Morton??s neuroma is a condition that affects one of the nerves that run between the third and fourth toes that may at first appear gradually, but becomes more significant and persistent over time. The exact cause is not certain, as there are a number of things that are thought to contribute to this condition. Symptoms can range from pain that starts in the ball of the foot and shoot into the affected toes, to a burning or tingling sensation of the toes. The treatment of this condition varies widely and includes conservative and surgical treatments, depending on the physician. This paper will examine the different causes and symptoms of a neuroma, as well as the different treatment options and recovery period.

Morton??s Neuroma

What is Morton??s Neuroma?
A neuroma is an enlargement of nerve tissue that occurs at the base of the third and fourth toes that causes pain and numbness in the affected area. The tissue or ligament around the nerve swells up, which causes a pinching of the nerve and results in a sharp burning sensation in the toes. It is sometimes referred to as an intermetatarsal neuroma, which describes its location, and occurs in the ball of the foot between the metatarsal bones (the bones extending from the toes to the midfoot). It is sometimes referred to as a benign growth, or tumor, of nerve tissue that leads to the thickening of the toes, and a sharp burning pain in the ball of the foot. The irritation of the nerve could eventually lead to permanent nerve damage that may require patients to take painkillers, have steroid injections, or eventually surgery to either remove the nerve or release the ligament around it. This condition was first described by T.G. Morton in 1876. He used a more vague terminology of ??metatarsalgia?? which described it as a painful condition in the ball of the foot (Bennett).
What are the causes of Morton??s neuroma?
Doctors are not sure what exactly causes Morton??s neuroma, but it seems to develop as a result of an irritation, pressure or an injury to one of the nerves that lead to the toes. One of the most common offenders is wearing shoes that are too narrow or tapered around the toes, or high heeled shoes that force the toes into the narrow part of the shoe. Because the anatomy of the bones in the feet is narrow between the metatarsals, the nerves that run between these are more likely to be compressed or irritated from wearing these types of shoes. People that have certain deformities in their feet, such as bunions or hammertoes which cause the bones to pinch the nerves, are at a higher risk for developing a neuroma. Other potential causes are activities that involve a repeated irritation to the foot, such as running, court type sports, or stress from long periods of standing on the feet. Also, inflammation in the joints or ligaments in the foot next to the nerves can cause irritation that lead to a neuroma. Improper footwear can cause the toes to be squeezed together that can be problematic.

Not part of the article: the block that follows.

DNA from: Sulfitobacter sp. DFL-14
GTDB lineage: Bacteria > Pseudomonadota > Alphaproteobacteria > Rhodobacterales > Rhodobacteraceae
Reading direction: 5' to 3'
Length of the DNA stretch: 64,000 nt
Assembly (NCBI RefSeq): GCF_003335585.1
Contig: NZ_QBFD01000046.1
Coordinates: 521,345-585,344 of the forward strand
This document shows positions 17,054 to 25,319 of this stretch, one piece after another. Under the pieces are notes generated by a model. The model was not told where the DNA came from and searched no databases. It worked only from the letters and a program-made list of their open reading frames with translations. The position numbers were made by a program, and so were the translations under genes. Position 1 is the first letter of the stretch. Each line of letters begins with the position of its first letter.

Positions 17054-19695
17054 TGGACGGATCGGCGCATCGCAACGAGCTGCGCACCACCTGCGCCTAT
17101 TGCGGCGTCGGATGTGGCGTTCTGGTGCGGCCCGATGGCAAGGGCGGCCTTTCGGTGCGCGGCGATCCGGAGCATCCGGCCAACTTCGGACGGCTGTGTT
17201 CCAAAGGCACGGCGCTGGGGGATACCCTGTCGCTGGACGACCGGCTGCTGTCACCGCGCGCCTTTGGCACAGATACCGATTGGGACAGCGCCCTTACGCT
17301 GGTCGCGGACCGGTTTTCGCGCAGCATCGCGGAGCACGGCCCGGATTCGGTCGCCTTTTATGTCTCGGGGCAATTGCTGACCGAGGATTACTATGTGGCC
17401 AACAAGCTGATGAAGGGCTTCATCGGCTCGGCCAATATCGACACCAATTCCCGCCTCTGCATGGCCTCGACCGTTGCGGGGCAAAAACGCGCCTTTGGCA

What are the symptoms of Morton??s neuroma?
The symptoms of Morton??s neuroma can occur unexpectedly and get progressively worse over time. You may have one or more of these symptoms:
?X Tingling, numbness, or burning sensation in the toes or foot
?X Pain in the ball of the foot when weight is placed on it
?X A feeling that something is inside the ball of the foot
?X Swelling between the toes
At first the symptoms begin gradually, and then may go away temporarily by removing the shoe and massaging the foot. When wearing narrow-toed shoes or by performing activities that aggravate the foot, the symptoms become more intense as the neuroma enlarges and the damage to the nerve becomes permanent (American). Over time the symptoms progressively worsen and may persist for several days or weeks.
How physicians diagnose a Morton??s neuroma?
To diagnose a neuroma, a podiatrist (foot specialist doctor) will obtain a thorough history of your symptoms, and will examine the foot and try to locate the affected nerve. This can be done by manipulating the foot and toes in trying to reproduce the symptoms. X-rays are also taken of the foot to make sure the pain is not coming from a broken bone. The doctor will ask the patient to describe the pain and where it??s located, the intensity, when the symptoms started,